Cinderella Here, Cinderella There, Cinderella Everywhere Day 4 of 5

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Objective

SWAT write comparing and contrasting sentences about two different versions of Cinderella stories.

Big Idea

Balls to attend! Clocks striking 12! What's the same? What's different?

Introduction

5 minutes

Today, my students will finish comparing and contrasting their two versions of Cinderella stories through their writing. As teachers we are constantly making decisions. Upon my observations of my students’ writing from yesterday's comparing and contrasting lesson, I thought it necessary to give students more time to complete their writing.  For me, making the decision to press on with a lesson or continue another day is about whether pressing on hinders the learning.  I felt my students were worn out yesterday and would benefit from a fresh start. I also feel this extra lesson will help them learn the objective of comparing and contrasting. The strategy of repetition is essential in working with second language learners. It is important to remember they are silumanteouly learning the functions and forms of the English language as they are developing their thinking skills in that language. This another reason for this extra lesson.  Some students will need less time than the allotted 20 minutes, so it necessary for me to plan what those students will be doing that will keep them engaged and not interrupt my work with the small group.

The Common Core State Standards call for students to read and understand literature at their grade level. The way for them to be successful with this standard is for them to engage in the process of reading a variety of stories with increasing complexity. That is why I am having those students who finish early read another version of Cinderella. In addition, the CCSS calls for a tighter relationship between the reading and the writing. If students do not want to read another Cinderella story, they may choose to use the story map template and start writing their own version of Cinderella. In writing their own versions of Cinderella, they are practicing again the key details of a narrative. In this case they are: character, setting, plot, problem and solution.

As most students work independently, I will call to the carpet the students who I worked with yesterday to give them support. They need guidance with getting started and for me to help them think aloud how to form their sentences, even though I am providing sentence frames. They need this type of close supervision. 

Students will also have a chance to share with each other their comparing and contrasting sentences. I like to give my students a varied audience. I pair-up my students often because it gives those shy students an opportunity to be heard. 

Rug Activity:

I will start with students on the rug and share the objective. I will have them repeat the objective with the sentence: I can compare and contrast different versions of Cinderella stories. I inform my students of the options they have after they finish writing their sentences. I will dismiss the students back to their seats.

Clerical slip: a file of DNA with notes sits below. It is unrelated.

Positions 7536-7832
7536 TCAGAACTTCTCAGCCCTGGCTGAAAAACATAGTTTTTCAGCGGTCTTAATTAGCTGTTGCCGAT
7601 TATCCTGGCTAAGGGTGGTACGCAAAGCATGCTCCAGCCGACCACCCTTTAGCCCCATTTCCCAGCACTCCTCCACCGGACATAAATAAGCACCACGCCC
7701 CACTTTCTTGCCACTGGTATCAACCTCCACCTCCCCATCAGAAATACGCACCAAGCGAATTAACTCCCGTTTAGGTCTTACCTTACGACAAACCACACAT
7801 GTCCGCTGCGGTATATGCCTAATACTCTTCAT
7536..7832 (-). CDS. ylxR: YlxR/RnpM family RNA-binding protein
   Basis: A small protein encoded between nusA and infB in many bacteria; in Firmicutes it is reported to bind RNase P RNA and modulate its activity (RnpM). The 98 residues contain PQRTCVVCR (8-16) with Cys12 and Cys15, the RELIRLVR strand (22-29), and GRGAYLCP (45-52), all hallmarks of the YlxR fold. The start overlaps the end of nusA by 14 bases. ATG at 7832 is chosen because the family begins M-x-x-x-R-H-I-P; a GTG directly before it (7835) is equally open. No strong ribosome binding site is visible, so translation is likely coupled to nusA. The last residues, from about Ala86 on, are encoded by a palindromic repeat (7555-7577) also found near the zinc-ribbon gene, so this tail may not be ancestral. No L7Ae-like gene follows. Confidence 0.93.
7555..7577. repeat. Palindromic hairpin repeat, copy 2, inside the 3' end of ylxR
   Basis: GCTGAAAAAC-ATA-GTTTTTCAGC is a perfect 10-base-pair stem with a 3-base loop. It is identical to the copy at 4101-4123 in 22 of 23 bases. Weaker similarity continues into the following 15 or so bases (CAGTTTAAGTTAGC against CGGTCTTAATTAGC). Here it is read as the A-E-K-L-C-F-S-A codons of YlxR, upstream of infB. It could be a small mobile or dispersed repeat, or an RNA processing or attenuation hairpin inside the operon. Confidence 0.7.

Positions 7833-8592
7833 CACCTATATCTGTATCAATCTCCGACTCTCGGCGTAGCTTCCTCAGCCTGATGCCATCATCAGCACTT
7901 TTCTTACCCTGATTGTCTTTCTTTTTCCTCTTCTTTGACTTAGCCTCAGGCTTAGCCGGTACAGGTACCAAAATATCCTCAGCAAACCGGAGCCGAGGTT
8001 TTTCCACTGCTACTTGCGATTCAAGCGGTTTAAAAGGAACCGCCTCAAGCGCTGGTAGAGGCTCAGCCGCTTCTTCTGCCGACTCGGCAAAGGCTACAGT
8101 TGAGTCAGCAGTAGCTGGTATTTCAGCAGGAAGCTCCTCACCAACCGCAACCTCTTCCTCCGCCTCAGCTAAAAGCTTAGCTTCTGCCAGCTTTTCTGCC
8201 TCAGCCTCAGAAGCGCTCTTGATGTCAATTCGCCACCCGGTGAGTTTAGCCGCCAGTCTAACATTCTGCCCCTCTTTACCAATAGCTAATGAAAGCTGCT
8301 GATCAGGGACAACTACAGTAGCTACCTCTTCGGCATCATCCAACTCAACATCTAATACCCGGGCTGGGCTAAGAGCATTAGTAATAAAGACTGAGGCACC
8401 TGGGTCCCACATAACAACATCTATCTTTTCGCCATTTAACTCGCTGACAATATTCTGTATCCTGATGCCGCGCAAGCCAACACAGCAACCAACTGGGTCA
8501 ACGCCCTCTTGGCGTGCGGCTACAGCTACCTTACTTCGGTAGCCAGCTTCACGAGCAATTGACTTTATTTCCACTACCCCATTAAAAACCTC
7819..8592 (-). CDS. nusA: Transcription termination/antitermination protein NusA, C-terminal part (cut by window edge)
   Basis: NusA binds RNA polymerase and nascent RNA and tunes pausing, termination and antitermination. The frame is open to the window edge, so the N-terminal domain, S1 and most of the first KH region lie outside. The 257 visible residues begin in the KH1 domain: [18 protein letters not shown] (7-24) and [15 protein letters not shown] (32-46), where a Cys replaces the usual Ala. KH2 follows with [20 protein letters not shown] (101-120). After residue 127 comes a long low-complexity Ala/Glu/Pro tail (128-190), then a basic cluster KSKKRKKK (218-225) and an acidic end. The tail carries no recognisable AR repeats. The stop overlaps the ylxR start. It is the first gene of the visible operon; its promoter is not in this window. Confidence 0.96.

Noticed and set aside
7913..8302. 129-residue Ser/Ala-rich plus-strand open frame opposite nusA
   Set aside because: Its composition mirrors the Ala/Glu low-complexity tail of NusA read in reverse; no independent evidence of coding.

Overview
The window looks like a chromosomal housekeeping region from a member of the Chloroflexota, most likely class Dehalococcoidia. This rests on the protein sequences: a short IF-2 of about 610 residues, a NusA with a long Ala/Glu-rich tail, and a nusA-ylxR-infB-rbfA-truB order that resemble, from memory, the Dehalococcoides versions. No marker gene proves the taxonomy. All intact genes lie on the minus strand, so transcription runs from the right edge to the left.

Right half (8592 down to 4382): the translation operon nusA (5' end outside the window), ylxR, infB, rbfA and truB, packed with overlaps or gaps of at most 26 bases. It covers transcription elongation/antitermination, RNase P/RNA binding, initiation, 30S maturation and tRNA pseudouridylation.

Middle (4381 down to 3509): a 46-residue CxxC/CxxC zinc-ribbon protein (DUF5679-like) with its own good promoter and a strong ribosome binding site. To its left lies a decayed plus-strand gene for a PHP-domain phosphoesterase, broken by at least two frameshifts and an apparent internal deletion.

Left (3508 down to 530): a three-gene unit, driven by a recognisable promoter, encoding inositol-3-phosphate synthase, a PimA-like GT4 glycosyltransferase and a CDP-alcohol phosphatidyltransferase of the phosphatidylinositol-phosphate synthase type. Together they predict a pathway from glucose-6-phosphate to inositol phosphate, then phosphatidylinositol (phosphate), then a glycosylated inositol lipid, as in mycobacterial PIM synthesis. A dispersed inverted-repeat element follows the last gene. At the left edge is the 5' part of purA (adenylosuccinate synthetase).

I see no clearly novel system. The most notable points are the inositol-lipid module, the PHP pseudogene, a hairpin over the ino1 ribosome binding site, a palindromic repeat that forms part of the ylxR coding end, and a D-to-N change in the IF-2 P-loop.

Writing Independent Time

20 minutes

At their tables, I explain again how they are going to finish writing sentences that tell how the stories are alike and two sentences that tell how each story is different. Yesterday, I asked them to write two sentences for how the stories are different. They will do the same today. What is new is that instead of writing two sentences for contrasting they will write four. I am providing sentence starters for scaffolding. They will use the information on their Venn-diagrams to write the sentences. The CCSS asks students to make text-to-text connections. As teachers, we need to make connections between what they are reading, speaking, and writing. Those who finish early can either read another version of Cinderella or start writing their own version of Cinderella.

In addition, I am modeling aloud with the versions of Adelita by Tomie De and The Gospel Cinderella by Joyce Carol Thomas.

The sentence frames are as follows:

            How the stories different?

            First story_________________

                        1.

                        2.

                       

            Second story________________

                        1.

                        2.

                      

            How are the stories alike?

  1. ____________________________.
  2. ____________________________.
  3. ____________________________.
  4. ____________________________.

For this writing part, I will pull some students to come sit with me on the rug. The students I am pulling need support with the following: direction with getting started, they benefit from smaller grouping; they need help with their concepts of print, and with closer supervision. 

Pair Share

10 minutes

10 minutes

I will bring the class back to rug with their response journals. I will review with them what we are doing. I will reference the sentence frame: I can compare and contrast different versions of Cinderella stories. I will let them know, it is time to partner up and share how are the stories alike and how their stories are different. I will draw their attention to the chart I have on comparing and contrasting. They will ask each other: how are your stories alike? How are they different? One of the most powerful strategies I can use with my English Language Learners is repetition. They benefit tremendously from this.

In addition, I will have a couple of students share the Cinderella stories they have begun to write.

Debrief

5 minutes

I will close the lesson by asking them about whether we met our objective(s) or not. The more I get the opportunity to review what we are learning, the deeper the connections I help them make about we are learning.